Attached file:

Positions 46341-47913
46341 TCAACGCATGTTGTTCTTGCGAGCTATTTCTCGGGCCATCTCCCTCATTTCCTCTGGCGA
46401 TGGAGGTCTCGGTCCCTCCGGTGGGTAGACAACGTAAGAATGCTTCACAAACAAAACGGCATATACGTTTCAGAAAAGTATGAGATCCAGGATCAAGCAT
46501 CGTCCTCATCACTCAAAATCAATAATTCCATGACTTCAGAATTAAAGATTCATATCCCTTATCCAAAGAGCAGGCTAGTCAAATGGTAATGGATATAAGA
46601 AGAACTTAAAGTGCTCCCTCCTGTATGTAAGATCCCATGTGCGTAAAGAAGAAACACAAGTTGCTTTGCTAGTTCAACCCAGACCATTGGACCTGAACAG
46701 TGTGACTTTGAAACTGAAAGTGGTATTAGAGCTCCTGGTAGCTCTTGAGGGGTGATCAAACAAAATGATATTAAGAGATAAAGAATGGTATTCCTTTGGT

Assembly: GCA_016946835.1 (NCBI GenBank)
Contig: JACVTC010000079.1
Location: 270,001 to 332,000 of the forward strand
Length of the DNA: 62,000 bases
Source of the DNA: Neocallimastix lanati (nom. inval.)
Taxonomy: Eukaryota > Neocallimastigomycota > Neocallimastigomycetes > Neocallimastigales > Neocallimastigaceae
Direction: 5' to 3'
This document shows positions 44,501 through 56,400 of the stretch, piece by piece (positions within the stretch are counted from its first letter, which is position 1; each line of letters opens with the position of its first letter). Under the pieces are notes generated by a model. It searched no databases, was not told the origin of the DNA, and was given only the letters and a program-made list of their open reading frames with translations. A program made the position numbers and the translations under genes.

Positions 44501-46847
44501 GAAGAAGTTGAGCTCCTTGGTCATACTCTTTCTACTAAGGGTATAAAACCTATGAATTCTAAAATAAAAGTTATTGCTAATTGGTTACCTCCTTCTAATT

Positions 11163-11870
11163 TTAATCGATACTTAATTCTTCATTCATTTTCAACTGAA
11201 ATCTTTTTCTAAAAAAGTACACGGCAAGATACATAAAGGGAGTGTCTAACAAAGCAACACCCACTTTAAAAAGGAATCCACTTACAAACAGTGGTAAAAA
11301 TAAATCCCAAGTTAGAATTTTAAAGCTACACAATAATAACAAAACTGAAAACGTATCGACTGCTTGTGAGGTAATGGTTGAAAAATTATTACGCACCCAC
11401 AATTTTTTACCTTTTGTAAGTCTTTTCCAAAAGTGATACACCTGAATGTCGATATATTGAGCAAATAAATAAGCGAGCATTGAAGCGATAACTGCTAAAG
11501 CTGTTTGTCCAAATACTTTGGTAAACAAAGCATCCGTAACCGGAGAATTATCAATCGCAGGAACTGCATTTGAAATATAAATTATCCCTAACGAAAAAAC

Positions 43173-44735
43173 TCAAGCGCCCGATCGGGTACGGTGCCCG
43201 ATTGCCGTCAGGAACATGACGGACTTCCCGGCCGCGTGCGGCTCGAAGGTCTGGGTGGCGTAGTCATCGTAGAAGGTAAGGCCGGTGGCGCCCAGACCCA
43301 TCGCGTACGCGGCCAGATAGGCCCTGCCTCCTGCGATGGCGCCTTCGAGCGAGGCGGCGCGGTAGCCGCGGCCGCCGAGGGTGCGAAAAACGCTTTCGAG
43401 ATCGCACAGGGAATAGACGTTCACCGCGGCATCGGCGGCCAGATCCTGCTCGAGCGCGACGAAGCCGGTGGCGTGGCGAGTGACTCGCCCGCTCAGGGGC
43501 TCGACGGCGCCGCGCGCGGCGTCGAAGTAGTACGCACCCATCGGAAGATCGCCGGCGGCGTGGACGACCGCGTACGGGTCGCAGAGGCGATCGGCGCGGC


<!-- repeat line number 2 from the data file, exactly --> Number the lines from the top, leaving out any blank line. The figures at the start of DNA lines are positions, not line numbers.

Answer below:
46341 TCAACGCATGTTGTTCTTGCGAGCTATTTCTCGGGCCATCTCCCTCATTTCCTCTGGCGA